Americans people museums twice as often as sporting events. If you have worked in a museum, this is a fact you very likely know. The high numbers feel field-affirming. People like museums, see. We know people like sports (LeBron anyone?) And, they love museums twice as much.
The challenge with all numbers is there is so much nuance. Are there more unique visitors to museums than sports? Just because they go, do they like museums more?
This debate relates to real dollars. Museums received millions of dollars in federal funding, through agencies like National Endowment for the Art, National Endowment for the Humanities, and Institute for Museums and Libraries. Sports isn’t doing it on its own, by any means, but the funding is often in the form of tax breaks or tax subsidies. This difference is more than semantics. In some ways, this is the difference between the discussion about welfare and farm subsidies. The former is burdened with (unfair) discussions of free money while the latter is about “helping out” important elements of society.
Basically, museums need to be less big institution and more big business. There is a lot about Corporate America that I hope museums don’t adapt, but there is an important kernel to keep in mind. Museums talk about ownership, but companies truly have ownership involved. Businesses fail when they don’t get customers (set aside federal buyouts). Good ones adapt to keep people. They make missteps and their stock goes down. Shareholders are connected to the successes and failures of that company.
But, in museums, our idea of ownership is a feeling. So, their loss is perceived as a feeling. This is, of course, not true. Museums, and art and culture in general, in many ways would make a much better investment. The arts in American make 704.2 Billion dollars for the economy. That is 4.5 times the amount spent annual on the NEA. Sounds pretty good to me in terms of business sense.
Now, I am not advocating actual stocks in museums. But, let’s admit people often have less investment in ownership in the fuzzy feeling sense than in the dollars sense. Museum can go with another business model–more customers.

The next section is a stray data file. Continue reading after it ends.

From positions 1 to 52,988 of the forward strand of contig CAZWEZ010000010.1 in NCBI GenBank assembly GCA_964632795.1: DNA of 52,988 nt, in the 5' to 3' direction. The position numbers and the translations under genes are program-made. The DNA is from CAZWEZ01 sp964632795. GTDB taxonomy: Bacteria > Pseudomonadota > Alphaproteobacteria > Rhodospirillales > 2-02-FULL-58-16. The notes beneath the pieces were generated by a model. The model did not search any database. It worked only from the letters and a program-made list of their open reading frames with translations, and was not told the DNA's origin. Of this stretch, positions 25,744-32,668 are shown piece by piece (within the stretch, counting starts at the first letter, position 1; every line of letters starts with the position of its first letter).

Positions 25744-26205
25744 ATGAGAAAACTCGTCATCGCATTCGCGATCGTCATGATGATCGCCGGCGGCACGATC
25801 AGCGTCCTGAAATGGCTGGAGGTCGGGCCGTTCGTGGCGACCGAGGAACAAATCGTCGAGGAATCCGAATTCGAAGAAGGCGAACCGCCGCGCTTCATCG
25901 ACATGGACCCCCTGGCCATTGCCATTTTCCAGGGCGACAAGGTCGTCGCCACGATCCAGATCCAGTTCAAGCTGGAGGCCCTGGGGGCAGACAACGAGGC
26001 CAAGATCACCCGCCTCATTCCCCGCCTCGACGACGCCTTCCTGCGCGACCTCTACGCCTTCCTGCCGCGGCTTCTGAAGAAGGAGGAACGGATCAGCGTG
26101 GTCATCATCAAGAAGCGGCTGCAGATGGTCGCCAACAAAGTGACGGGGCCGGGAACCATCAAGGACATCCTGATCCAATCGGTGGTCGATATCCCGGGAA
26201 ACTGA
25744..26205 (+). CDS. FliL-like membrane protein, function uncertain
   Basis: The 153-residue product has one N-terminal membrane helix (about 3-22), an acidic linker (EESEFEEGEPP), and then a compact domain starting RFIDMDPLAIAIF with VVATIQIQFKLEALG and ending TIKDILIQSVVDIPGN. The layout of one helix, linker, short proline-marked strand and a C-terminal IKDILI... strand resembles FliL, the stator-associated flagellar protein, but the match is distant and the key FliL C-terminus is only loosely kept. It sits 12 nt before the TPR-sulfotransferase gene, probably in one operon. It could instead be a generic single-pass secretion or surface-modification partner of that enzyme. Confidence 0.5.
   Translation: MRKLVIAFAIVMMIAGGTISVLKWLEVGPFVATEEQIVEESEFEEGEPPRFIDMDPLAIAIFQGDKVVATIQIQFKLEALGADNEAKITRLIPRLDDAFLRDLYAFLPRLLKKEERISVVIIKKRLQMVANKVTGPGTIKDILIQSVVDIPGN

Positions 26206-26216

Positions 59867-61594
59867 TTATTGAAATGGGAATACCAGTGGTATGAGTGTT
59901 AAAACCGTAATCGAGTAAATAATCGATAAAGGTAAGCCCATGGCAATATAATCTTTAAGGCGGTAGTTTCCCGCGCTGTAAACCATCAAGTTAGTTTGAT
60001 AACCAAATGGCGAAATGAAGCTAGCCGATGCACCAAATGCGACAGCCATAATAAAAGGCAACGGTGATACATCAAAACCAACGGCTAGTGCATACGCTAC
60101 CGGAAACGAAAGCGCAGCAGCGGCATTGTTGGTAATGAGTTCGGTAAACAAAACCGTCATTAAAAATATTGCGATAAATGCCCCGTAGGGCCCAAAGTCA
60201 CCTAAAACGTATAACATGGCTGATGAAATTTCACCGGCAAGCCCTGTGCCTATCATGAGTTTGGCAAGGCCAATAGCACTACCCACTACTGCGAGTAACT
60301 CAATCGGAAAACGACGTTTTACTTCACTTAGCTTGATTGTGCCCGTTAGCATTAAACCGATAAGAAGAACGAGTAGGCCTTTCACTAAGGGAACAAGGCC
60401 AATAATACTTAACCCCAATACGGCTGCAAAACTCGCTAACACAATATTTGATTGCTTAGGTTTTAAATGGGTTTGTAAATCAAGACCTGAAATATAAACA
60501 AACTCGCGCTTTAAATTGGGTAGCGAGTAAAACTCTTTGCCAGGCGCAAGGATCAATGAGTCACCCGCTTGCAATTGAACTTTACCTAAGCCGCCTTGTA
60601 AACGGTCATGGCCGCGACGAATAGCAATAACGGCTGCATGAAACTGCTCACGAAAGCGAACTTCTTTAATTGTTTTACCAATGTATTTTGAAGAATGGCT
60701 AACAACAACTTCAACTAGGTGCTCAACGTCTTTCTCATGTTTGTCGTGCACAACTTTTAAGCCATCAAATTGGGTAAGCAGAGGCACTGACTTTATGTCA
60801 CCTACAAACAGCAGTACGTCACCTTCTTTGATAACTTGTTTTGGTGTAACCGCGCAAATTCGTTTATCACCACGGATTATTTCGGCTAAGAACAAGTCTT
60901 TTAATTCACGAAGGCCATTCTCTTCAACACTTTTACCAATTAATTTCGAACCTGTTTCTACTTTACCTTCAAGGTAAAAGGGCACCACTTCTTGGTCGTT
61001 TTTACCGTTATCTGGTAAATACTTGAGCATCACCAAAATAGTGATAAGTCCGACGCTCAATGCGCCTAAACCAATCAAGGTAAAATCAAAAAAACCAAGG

But, museums aren’t doing a good enough job in terms of soliciting community ownership. Arts and culture are integral to our society. If you are reading this, you are probably part of my choir. But, I ask you—what are you doing to help change attitudes in our culture about our song? In many ways, museums are part of the problem. We make incremental changes to the way we present our objects and then laud them as being groundbreaking. I am not attacking you; I am part of that we. Museums feel inaccessible to many in our society. If they felt as vital, as essential to the nation as sport, rather than an add-on, the specter of funding cuts wouldn’t be so prevalent.
What can we do as a field to make our organizations accessible? This is the holy grail question that I spent a couple of decades of my life trying to solve. Family programs, for example, draw patrons to events but don’t necessarily create casual gallery visitors. Outreach programs grow goodwill but don’t necessarily bring on-site visitors (or even online users).
I don’t have the answer. (And, I made you read this far.) But, I have some lessons learned:
- Cede some of your authority on your collection. Allow visitor voices. Bring in debates. Share the interpretation with those outside your field. Scholars won’t lose, but visitors and the organization will gain.
- Be truthful about your history. Colonialism, racism, sexism, classicism all go into building collection. It might be your institution’s truth, and museums are about the truth.
- Listen. You don’t like when others make choices for you. Why should you make all your choices for your visitors?
- Open your processes to your audience. Try new things and tell your audience about it. Listen to their feedback, and then try again.
- Don’t dehumanize your audience. Don’t create programs so that you can look diverse for your wealthy funders. Don’t.
With such integral, and fundamental changes, museums would transform their visitorship. In a time, when so many people are seeking something (a respite from politics or a way to make sense of it, say), this would be THE moment to put real changes in place. After all, every savvy business person knows, you got to strike while the iron is hot.